Since their inception in 1967, the Philadelphia Flyers have become one of the NHL’s most iconic franchises.
From the early days of the Broad Street Bullies with Bobby Clarke, Dave Schultz, and Bernie Parent to the 80’s teams featuring Ron Hextall, Tim Kerr, and Mark Howe; the Flyers sure made their fare share of die hard fans and enemies.
That didn’t change as the newer era of Flyers hockey led by Eric Lindros and the Legion of Doom on down to the new kids like Claude Giroux and current bullies like Kevin Hayes, Scott Laughton and Travis Konecny.
Both the success the Flyers have enjoyed on the ice and the personalities they’ve had over the years have helped make them a slew of enemies, and spurred some pretty intense rivalries along the way.
We’ve already spend tons of time analyzing the Flyers’ rivalries with the Penguins all the way down to the 80’s Oilers (screw you, pals). But now it’s time to let bygones by bygones and pick five guys from the Flyers’ rivals that we don’t actually hate.
And man was it ever far from easy.
Let’s start with the Flyers’ longtime and most prominent current nemesis: the Pittsburgh Penguins.
It’s hard to imagine a player that averaged 1.18 points per game against the Flyers in his career to make this list but Jagr is one of those rare players that is impossible to hate no matter the uniform —and there have been many for this legend.
The NHL’s second all-time leading scorer with 1,921 points gets the nod here for spurning his first NHL team —the Penguins— upon his highly anticipated return to the NHL in the summer of 2011 to sign with...you guessed it, the Flyers.
While Yinzers were dreaming of a bridge from the old guard of Jagr to the new guard in Sidney Crosby and Evegni Malkin, the Czech legend had his own designs on playing with the soon-to-be best player in the world.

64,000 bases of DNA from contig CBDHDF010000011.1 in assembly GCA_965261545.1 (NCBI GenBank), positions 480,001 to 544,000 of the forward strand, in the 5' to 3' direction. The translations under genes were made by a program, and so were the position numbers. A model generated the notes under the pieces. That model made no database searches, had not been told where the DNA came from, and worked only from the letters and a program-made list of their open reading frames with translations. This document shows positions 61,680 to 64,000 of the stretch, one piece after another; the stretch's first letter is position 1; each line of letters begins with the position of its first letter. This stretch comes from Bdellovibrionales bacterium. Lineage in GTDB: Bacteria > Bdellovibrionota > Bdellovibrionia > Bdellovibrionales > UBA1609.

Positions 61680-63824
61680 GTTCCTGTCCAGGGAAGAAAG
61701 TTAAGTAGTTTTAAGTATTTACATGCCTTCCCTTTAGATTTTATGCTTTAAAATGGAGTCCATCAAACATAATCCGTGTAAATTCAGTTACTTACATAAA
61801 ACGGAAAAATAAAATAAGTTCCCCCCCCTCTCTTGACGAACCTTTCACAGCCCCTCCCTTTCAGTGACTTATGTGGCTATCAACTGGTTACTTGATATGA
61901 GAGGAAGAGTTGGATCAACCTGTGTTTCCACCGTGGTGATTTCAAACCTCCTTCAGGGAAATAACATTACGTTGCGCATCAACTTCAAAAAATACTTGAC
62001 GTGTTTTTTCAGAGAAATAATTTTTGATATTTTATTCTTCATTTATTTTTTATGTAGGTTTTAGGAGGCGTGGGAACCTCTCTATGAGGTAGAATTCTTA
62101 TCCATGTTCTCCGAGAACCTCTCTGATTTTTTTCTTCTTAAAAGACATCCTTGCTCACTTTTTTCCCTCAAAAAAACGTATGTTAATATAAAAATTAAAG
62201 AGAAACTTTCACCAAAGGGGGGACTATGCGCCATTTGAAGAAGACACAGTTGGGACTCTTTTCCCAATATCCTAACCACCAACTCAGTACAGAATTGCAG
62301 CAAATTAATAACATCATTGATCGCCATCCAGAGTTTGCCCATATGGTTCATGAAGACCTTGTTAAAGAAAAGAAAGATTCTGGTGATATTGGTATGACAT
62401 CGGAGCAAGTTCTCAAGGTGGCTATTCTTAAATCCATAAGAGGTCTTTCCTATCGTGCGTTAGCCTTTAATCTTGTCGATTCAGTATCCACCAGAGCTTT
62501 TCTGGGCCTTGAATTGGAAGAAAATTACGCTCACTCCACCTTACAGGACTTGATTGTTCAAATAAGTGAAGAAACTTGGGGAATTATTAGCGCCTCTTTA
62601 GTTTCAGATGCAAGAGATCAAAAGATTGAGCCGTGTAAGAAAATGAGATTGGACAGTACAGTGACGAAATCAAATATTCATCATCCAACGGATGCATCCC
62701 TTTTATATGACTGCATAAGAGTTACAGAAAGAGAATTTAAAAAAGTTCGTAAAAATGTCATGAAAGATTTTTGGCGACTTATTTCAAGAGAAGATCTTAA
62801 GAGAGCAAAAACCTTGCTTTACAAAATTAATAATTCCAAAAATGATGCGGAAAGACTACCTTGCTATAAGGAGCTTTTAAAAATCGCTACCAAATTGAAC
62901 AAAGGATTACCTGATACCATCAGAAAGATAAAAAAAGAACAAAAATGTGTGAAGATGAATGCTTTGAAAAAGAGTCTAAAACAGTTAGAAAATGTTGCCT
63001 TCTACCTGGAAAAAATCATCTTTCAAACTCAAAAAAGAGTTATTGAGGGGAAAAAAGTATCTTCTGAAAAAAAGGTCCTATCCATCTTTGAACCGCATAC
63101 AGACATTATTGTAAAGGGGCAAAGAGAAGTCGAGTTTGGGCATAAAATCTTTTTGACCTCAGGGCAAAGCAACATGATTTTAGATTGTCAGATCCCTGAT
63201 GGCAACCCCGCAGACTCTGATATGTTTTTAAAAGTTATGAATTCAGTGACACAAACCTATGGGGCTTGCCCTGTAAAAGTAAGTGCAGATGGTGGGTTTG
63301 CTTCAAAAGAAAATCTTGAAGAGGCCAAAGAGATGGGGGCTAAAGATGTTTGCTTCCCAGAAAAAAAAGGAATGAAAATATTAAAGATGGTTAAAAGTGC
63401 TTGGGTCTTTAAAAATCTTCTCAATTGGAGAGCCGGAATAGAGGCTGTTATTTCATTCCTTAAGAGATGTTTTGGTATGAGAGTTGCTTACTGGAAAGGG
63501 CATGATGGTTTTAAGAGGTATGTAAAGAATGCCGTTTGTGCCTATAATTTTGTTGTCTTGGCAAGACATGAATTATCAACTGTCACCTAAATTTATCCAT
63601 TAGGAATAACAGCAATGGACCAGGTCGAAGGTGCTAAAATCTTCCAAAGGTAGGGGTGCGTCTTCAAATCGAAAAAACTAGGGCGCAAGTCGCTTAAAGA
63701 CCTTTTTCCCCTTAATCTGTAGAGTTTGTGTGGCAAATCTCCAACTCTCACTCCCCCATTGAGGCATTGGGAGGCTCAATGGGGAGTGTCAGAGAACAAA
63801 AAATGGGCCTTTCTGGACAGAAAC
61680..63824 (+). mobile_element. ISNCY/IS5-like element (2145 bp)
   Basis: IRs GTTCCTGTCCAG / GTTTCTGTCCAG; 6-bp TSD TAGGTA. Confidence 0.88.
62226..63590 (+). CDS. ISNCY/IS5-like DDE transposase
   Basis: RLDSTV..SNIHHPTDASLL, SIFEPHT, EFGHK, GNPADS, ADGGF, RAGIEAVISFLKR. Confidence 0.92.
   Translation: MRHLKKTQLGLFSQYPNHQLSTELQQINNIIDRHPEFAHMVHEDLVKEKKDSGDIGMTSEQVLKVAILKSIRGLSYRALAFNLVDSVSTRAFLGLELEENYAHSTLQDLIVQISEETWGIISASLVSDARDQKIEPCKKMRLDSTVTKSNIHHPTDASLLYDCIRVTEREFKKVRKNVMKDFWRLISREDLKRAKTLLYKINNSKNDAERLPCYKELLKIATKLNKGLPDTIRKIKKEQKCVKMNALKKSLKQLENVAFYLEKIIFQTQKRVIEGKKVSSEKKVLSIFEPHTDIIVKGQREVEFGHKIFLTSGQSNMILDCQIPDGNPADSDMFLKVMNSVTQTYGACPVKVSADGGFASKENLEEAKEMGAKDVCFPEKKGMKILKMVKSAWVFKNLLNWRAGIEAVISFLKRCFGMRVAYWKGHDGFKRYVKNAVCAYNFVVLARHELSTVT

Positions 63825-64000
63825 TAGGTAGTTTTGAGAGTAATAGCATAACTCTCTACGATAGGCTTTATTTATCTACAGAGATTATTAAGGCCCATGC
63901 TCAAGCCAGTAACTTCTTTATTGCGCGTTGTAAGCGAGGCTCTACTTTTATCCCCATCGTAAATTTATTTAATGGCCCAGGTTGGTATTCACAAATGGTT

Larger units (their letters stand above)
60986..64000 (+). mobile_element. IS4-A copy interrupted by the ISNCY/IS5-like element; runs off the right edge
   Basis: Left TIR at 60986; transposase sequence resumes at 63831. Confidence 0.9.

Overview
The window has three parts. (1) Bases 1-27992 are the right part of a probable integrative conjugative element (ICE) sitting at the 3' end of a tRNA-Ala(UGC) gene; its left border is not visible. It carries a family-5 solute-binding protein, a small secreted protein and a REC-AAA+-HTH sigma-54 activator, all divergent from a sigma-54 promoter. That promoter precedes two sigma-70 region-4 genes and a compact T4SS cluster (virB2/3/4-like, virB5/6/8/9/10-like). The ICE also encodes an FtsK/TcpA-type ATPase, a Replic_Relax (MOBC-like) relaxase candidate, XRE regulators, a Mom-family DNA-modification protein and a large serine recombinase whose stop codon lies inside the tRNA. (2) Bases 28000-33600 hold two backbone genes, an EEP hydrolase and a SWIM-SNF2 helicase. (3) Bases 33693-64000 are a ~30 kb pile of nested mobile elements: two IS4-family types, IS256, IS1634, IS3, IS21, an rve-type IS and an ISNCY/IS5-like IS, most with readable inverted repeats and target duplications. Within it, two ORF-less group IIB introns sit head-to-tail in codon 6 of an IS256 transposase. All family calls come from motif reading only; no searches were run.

The Claude Giroux/Jagr connected ran train on the NHL in 2011-12 as both enjoyed tremendous seasons with G hitting the 93-point mark and Jags posting 54 points in 73 games as a 39-year-old.
But the kicker in this one? Jagr had 12 points in 12 games against the Penguins that season, including a goal and six assists in the Flyers’ six-game series win over the Penguins in the Conference Quarterfinals that spring.
Long live the salute, no matter which sweater it happens to take place in.
While Jagr gets the nod for his on-ice play and general awesomeness, the next name on our list makes it simply because the Flyers really got over over their rivals here, and it was mostly at the hands of the player himself.
Hamhuis, then a steady top-four defender for the Nashville Predators, was up for a new contract and the team simply didn’t have the cash to retain him with a certain long-term contract for another franchise defenseman looming. But there was more, even if Nashville had the cash to make a tempting offer, Hamhuis had made it know to pretty much everyone that he was looking to return to Northwestern Canada.
Knowing this but still desperate to add to a razor thin defense, Paul Holmgren still kicked the Predators (and his close friend David Poile, at least for another year that is) a middling player (Ryan Parent and future considerations) to gain Hamhuis’ rights in order to try and convince him about a future in Philadelphia.
That never gained traction, but Holmgren did gain enough knowledge of Hamhuis’ thinking that he could easily sneak a pick out of another team for Hamhuis’ rights before the player would ultimately hit unrestricted free agency and sign out west as he had planned all along.